New Jersey Drive

Director: Nick Gomez
Screenwriters: Nick Gomez

Institute History

  • 1995 Sundance Film Festival


Get ready for total immersion into the lives of a group of teenage boys who steal cars because it’s easy, fun, and good money. Inspired by real events aired on the eleven o’clock news, director Nick Gomez returns to the streets with the follow-up to his critically acclaimed debut feature, Laws of Gravity.

New Jersey Drive follows the daily existence of some good friends, the hardships they must face, and the way they get their kicks when they just want to forget it all. Jason Petty, through whom the story is recalled, and his crew—Midget, P-Nut, Ronnie, Tiny Dime, and Richie—like to steal cars and joyride. Jason plans to go to mechanic school, but enjoys spending the summer hanging out with his crew and doesn’t appreciate his mom’s constant warnings that he is heading for a fall.

In the run-down Newark projects where these boys live, stolen cars are a status symbol, and pretty much any car is fair game, from a no-frills Honda Civic to a tricked-out four-by-four, to a passenger van with a Clergy sign still on the windshield. The bolder they get, the more frustrated the Newark Police Auto Theft detail becomes, until the crew goes joyriding in a police squad car, and Roscoe, a cop with a mean streak and a chip on his shoulder, decides to take the law into his own hands.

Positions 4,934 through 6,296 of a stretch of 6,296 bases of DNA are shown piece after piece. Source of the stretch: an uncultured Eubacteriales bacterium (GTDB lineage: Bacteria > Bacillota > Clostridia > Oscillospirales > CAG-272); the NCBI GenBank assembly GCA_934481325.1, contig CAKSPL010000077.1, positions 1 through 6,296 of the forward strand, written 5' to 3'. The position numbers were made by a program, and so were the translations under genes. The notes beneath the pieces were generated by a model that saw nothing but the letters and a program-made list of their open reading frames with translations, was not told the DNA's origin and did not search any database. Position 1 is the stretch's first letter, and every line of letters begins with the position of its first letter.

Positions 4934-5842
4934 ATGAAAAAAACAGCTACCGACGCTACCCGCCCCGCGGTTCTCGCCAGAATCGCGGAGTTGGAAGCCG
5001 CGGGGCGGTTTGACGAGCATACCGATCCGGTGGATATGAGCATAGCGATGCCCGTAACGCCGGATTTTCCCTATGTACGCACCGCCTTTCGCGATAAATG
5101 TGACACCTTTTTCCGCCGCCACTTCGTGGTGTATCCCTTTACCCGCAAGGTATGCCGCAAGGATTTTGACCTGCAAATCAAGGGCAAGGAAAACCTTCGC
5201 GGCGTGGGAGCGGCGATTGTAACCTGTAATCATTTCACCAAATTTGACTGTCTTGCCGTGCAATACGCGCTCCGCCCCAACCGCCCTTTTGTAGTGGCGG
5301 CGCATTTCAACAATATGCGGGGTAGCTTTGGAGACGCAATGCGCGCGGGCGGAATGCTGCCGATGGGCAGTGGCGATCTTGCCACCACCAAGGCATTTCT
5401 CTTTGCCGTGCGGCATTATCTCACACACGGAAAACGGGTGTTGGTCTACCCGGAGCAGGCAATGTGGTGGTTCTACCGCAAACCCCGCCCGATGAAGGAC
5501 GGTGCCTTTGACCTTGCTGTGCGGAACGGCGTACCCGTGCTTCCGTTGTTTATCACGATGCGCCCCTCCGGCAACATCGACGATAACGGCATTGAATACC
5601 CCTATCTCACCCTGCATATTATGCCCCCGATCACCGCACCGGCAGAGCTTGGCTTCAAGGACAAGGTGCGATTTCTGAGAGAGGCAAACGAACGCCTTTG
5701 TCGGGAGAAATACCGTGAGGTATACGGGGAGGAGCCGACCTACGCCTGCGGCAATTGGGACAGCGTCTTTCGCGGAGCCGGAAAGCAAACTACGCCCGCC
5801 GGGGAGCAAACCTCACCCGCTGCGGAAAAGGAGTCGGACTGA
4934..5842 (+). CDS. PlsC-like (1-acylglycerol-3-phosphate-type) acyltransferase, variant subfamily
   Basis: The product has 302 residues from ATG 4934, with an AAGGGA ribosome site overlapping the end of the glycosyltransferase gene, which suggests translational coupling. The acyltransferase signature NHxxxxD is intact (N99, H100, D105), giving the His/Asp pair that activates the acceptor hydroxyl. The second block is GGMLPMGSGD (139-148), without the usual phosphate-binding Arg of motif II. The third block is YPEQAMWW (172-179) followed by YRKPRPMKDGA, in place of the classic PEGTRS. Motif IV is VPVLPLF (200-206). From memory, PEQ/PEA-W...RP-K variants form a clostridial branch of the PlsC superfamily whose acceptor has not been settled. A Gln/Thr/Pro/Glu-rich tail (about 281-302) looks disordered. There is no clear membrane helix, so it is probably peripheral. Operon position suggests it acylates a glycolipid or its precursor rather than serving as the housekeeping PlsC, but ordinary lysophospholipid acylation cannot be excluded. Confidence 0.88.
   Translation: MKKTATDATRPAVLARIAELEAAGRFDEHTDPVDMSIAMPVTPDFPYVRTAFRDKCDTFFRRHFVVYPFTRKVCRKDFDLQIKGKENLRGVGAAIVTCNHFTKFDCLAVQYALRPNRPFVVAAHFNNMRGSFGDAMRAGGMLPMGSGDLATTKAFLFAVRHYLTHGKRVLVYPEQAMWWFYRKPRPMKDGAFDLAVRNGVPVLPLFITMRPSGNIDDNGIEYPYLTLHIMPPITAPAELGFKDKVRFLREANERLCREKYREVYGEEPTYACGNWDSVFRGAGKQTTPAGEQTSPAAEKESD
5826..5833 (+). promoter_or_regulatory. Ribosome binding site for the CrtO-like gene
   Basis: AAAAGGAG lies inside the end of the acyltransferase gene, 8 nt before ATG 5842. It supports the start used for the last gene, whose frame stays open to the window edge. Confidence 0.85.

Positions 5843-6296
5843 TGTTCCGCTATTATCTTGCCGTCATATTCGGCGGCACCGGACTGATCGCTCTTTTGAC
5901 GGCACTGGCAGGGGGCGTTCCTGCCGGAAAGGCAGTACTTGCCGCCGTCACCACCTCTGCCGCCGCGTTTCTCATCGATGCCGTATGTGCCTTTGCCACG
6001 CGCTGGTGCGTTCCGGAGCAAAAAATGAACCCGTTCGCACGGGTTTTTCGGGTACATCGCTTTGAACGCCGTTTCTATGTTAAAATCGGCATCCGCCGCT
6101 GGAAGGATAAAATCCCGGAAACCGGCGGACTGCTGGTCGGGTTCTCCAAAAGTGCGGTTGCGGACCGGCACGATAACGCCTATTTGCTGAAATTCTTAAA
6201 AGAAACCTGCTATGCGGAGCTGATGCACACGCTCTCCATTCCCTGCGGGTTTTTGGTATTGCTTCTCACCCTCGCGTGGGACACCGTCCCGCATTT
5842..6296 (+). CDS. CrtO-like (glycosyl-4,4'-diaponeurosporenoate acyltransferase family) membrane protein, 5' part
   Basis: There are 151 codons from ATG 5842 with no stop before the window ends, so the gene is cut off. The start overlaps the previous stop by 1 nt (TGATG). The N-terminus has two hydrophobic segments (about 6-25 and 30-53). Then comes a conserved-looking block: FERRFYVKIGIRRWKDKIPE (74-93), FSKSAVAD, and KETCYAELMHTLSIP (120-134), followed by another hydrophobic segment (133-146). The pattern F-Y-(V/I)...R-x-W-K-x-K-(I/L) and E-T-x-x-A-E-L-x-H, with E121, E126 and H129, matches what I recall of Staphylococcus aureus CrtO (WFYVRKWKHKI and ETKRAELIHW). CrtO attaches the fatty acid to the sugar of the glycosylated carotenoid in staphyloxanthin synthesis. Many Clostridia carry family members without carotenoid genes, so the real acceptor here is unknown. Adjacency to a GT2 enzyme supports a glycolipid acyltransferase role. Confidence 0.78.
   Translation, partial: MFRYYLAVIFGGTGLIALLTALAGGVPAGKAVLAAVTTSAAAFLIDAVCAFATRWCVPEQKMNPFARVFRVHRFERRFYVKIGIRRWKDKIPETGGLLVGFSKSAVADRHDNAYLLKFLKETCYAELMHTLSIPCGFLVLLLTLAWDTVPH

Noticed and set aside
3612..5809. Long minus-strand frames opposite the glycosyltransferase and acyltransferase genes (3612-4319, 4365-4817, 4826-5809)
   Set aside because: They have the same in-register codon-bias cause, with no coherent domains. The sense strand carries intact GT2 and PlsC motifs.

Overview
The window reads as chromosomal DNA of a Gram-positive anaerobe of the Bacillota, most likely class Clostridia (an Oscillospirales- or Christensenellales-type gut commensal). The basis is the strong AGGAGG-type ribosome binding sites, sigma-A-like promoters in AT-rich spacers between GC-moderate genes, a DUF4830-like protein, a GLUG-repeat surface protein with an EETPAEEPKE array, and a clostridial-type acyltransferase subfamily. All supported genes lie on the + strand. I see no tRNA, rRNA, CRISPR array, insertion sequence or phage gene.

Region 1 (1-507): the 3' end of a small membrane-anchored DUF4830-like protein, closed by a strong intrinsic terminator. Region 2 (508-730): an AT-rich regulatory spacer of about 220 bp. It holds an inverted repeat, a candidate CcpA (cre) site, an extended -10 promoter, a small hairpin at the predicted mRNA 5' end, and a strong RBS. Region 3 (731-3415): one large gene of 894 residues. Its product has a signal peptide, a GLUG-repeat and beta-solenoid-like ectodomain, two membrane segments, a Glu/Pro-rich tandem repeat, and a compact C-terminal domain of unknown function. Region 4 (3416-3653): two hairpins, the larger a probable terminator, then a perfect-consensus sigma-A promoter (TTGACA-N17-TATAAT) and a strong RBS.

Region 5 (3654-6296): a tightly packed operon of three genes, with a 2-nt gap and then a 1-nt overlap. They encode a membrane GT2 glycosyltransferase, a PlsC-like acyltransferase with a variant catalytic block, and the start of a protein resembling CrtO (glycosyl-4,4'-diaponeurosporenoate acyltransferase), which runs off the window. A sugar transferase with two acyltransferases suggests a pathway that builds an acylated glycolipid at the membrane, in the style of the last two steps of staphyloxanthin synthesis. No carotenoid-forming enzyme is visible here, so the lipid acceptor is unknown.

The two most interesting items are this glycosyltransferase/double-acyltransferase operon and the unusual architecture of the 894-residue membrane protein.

New Jersey Drive makes no judgments about these characters and the lives they lead, even if the distinctions between good and evil seem simple at first. Even if the law no longer protects them, and they are consumed by poverty, deadened to violence, and thrive on danger, Gomez is careful to portray Jason and his crew as good friends and basically decent kids who are products of their own harsh environment, rather than hardened criminals. The choice for them is either joyriding and hanging out in the projects, or becoming fodder for the meat grinders of the criminal justice and penal systems.

Excellent ensemble performances that effectively convey volatile friendships, blended with bleak urban locations, have produced a film that, although saddening and frustrating in its portrayal of the reality of urban lawlessness, is not without hope for future redemption.

— Christian Gaines

Screening Details

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